A senior German MP has announced that he will propose a complete ban on the populist Alternative for Germany party. (Photo by Maja Hitij/Getty Images)


German MP proposes complete ban on populist AfD party


A senior German MP says he will propose a complete ban on the populist Alternative for Germany (AfD) party.

Christian Democrat Marco Wanderwitz has suggested that a vote on the topic could be held in the Bundestag (Parliament) before it breaks for summer recess, arguing that such a move was now the only way the party could be stopped.

“The AfD is a big threat,” the former special commissioner for Eastern Germany under the Angela Merkel government told media outlets, urging people to cast out any “illusions” they may have that the group can be stopped at the ballot box.

“Particularly in the East, the party can no longer be brought down politically,” he said.

“The AfD’s large core electorate wants a different country, one that no longer has anything to do with the free, democratic basic order of our Basic Law [Constitution],” he insisted.

Such a narrative has been challenged by commentators; historian Katja Hoyer told Brussels Signal that a ban on AfD would do nothing to stop populism in the country.

“The AfD in itself isn’t the threat to German democracy that people rightly worry about – the anger that has underpinned its rise is,” the expert in East German history explained.

“Even if an AfD ban was successful, it wouldn’t abolish disappointment with mainstream politics alongside the party that channels it.”

“As uncomfortable as this notion is for mainstream politicians, they need to bring voters back through better politics not by telling them that their choices are wrong,” the author of Beyond the Wall: East Germany, 1949-1990 added.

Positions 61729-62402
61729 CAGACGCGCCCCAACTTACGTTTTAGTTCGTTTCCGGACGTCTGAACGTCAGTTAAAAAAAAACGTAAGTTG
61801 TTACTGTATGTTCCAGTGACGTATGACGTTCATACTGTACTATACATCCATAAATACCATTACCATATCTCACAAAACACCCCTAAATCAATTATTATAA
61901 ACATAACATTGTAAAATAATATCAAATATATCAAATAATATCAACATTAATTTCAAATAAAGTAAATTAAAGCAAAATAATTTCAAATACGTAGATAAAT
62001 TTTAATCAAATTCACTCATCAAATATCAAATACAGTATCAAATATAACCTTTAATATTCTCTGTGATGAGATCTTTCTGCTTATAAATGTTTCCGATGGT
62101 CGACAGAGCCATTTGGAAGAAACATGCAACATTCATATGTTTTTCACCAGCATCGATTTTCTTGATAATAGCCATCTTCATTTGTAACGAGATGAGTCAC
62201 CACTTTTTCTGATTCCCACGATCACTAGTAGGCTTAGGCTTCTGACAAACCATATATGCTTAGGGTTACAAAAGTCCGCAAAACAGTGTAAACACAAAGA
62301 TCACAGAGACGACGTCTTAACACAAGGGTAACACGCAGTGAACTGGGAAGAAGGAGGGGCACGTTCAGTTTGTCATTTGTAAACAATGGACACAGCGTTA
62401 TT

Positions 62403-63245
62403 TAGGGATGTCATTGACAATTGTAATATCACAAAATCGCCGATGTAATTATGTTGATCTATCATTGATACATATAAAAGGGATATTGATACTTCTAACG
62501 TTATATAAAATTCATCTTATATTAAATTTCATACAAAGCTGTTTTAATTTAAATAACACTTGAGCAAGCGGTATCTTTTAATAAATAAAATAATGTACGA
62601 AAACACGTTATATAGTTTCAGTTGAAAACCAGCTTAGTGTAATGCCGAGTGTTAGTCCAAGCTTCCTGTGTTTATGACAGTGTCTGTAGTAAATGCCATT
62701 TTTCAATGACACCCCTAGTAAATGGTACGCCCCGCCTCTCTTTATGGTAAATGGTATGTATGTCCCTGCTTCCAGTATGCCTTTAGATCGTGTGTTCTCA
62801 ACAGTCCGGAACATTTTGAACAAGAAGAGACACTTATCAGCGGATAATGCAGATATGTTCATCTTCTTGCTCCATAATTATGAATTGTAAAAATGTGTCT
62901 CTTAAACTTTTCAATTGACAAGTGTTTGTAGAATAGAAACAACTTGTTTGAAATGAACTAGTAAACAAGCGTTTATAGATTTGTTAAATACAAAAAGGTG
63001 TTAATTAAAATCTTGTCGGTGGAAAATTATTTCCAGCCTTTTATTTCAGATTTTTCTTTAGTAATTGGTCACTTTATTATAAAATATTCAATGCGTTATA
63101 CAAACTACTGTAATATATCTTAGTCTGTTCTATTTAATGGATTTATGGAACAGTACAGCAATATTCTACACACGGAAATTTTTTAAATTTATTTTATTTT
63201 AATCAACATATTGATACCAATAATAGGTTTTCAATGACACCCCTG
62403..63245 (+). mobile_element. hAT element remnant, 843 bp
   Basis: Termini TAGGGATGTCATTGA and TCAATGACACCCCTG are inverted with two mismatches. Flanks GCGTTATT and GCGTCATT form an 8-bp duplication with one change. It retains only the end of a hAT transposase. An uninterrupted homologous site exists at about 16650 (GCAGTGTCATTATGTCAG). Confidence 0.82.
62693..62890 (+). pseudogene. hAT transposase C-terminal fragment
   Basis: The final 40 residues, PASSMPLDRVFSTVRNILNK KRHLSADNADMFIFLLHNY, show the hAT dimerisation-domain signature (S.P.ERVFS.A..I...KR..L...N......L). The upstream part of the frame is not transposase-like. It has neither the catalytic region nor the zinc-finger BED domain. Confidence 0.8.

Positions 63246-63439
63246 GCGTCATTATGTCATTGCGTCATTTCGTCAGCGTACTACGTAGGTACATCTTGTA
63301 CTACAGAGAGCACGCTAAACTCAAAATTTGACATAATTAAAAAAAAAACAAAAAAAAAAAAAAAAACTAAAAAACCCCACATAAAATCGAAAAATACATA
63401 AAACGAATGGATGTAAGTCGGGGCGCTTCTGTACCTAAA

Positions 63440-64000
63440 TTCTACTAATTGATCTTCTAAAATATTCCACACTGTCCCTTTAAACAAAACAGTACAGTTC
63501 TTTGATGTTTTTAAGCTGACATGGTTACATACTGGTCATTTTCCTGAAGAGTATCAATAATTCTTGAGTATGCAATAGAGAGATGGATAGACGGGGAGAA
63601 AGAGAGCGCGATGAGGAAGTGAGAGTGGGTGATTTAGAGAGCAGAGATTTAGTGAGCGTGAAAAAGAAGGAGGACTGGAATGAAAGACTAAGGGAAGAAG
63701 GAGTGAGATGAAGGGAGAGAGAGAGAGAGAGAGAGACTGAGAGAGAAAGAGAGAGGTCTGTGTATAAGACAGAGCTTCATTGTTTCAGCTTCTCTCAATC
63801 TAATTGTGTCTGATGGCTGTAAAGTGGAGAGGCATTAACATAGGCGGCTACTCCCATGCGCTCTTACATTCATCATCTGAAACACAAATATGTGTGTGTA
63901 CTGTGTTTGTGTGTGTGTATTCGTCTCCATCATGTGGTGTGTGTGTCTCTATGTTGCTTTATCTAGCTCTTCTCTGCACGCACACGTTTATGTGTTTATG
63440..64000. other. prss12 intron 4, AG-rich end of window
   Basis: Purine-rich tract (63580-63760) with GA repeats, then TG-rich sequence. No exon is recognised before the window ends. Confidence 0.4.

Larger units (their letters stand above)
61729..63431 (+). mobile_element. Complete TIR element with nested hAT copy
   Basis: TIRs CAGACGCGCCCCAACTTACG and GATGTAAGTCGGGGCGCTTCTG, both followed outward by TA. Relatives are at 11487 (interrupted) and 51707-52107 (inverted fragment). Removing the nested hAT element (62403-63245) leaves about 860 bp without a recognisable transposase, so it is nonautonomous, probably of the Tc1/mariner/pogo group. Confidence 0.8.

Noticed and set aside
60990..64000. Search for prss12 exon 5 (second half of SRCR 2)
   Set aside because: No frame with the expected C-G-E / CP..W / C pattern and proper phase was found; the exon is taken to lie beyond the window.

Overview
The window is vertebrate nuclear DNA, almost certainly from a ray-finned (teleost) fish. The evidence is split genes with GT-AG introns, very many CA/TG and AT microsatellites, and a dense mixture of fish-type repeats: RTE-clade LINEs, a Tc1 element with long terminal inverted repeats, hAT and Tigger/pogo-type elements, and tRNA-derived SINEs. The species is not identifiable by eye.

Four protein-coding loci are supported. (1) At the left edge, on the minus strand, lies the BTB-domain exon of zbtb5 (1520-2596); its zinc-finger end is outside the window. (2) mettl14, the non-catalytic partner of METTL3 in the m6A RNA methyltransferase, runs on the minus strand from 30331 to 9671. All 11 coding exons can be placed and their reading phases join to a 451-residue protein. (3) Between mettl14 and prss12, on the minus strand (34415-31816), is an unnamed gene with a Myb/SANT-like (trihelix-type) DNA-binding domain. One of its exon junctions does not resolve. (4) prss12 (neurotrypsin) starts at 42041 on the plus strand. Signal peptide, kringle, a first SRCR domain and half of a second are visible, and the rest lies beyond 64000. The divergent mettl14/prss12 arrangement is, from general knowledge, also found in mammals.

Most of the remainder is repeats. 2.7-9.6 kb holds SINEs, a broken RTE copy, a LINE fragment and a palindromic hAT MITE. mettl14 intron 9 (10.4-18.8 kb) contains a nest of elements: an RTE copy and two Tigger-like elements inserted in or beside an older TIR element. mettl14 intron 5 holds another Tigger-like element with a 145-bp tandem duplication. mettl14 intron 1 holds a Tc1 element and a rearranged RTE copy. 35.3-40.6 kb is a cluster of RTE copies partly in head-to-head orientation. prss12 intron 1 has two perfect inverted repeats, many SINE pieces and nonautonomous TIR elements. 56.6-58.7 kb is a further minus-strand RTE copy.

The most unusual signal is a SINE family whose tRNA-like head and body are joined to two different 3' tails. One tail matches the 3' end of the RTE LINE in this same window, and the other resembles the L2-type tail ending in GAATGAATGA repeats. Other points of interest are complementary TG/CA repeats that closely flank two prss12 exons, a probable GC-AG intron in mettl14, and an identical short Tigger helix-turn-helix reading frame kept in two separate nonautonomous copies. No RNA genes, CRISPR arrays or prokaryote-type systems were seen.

Wanderwitz is the latest politician to push for a complete nationwide ban on the AfD.

Several other representatives floated the possibility last year as the party rose to record highs in the polls, with many expressing scepticism that they would be able to beat it using purely political means.

The AfD’s strength in the post-Communist East has particularly spooked mainstream groups, with many worrying that the region could become ungovernable without the party following state elections in September.

Wanderwitz reportedly needs the support of 37 of the Bundestag’s 598 members to formally float the legislation. The politician claims to have already received support from many politicians across the political spectrum.

Should he manage to successfully land the motion in the Parliament, it will need just a simple majority to be passed.

In such a scenario, the Bundestag’s President, Bärbel Bas of the Social Democratic Party, would then be instructed to write a legal brief in favour of the AfD ban to be submitted to Germany’s Federal Constitutional Court in Karlsruhe.